Mauna Kea Observatory at “End of Its Useful Life” to be Shut Early by Caltech

One observatory atop Mauna Kea will shut down ahead of schedule, falling short of 30 years exploring the skies.

The California Institute of Technology announced it will close the facility in September that was initially slated for closure next year, the Hawaii Tribune-Herald reported Saturday.

The telescope had a successful history and has been part of many discoveries, including some related to the formation of stars, said Simon Radford, technical operations manager for Caltech Submillimeter Observatory.

"We are of course sad that it's coming to an end," Radford said. "But you know, all things come to an end."

The announcement came three days after Gov. David Ige said he would like to see better stewardship on the Hawaii mountain, including the decommissioning of at least three of the 13 telescopes before the Thirty Meter Telescope is constructed.

Caltech plans to return the site to its natural state by 2018.

"While this telescope has contributed to ground-breaking scientific research, it has reached the end of its useful life," Ige said in a statement to the Tribune-Herald. "I appreciate Caltech's commitment to dismantling this telescope quickly and restoring the site in a culturally and environmentally respectful manner."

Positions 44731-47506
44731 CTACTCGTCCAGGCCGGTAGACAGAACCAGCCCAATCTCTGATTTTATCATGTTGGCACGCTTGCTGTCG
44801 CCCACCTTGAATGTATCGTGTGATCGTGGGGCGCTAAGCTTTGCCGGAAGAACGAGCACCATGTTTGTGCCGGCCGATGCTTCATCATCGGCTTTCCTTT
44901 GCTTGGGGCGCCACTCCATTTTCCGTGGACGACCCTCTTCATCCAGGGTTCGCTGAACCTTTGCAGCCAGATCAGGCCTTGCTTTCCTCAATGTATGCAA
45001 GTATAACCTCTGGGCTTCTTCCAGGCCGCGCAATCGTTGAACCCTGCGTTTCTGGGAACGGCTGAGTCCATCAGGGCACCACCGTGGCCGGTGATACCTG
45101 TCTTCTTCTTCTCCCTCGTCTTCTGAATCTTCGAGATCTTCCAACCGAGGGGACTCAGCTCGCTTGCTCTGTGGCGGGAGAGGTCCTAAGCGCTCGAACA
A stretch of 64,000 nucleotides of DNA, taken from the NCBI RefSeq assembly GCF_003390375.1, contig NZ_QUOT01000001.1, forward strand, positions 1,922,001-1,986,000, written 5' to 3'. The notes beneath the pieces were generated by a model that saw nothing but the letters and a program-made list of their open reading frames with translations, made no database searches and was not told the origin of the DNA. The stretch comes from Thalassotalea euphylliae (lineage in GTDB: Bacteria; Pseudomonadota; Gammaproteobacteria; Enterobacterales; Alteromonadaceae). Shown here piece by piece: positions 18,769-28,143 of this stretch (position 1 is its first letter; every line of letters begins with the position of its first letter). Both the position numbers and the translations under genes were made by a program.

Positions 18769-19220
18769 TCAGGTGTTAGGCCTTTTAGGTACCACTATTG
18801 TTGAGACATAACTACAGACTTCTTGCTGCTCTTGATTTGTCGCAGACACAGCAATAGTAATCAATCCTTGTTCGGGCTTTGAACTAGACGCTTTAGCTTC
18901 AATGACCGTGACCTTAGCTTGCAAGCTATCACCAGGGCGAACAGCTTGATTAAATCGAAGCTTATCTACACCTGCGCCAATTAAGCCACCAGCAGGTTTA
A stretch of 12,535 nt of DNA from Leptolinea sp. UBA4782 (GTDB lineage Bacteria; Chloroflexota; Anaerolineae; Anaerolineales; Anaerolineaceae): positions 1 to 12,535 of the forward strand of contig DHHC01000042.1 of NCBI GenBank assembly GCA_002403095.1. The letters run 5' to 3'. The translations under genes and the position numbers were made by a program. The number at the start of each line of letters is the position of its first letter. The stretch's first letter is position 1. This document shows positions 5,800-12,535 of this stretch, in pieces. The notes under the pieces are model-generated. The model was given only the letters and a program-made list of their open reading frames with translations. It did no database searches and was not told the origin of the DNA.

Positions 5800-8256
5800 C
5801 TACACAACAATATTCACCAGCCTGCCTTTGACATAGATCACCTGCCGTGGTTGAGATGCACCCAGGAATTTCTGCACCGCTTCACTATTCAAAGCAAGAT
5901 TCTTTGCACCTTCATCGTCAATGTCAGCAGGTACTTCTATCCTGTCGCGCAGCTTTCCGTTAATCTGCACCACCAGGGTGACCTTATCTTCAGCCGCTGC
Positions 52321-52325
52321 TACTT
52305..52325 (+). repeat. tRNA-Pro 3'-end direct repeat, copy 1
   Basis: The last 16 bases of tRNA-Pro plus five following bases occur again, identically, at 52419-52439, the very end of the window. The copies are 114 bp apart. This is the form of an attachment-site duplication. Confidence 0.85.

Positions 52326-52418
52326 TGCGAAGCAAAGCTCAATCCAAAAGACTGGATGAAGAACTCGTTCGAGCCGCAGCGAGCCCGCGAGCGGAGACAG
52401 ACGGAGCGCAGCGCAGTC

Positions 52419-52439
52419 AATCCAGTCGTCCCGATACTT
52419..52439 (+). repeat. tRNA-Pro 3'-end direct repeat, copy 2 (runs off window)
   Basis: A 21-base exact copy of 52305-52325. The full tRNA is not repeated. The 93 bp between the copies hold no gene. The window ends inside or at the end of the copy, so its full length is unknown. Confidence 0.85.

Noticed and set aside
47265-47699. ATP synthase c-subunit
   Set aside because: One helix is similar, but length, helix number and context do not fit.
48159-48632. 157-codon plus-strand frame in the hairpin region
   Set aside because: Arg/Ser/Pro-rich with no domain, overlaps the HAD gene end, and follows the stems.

Astronomers from around the world have used the observatory to pursue research and to accomplish groundbreaking achievements in submillimeter and millimeter astronomy -- the study of light emitted by atoms, molecules and dust grains in the interstellar space where stars and planets form.

When the observatory was built, the field of submillimeter astronomy was hardly explored, Radford said. Over the past three decades, the observatory helped pave the way for additional facilities, including the Atacama Large Millimeter Array in Chile, he said.

The National Science Foundation funded the observatory from its construction in 1984 to the end of 2012.

Copyright AP - Associated Press
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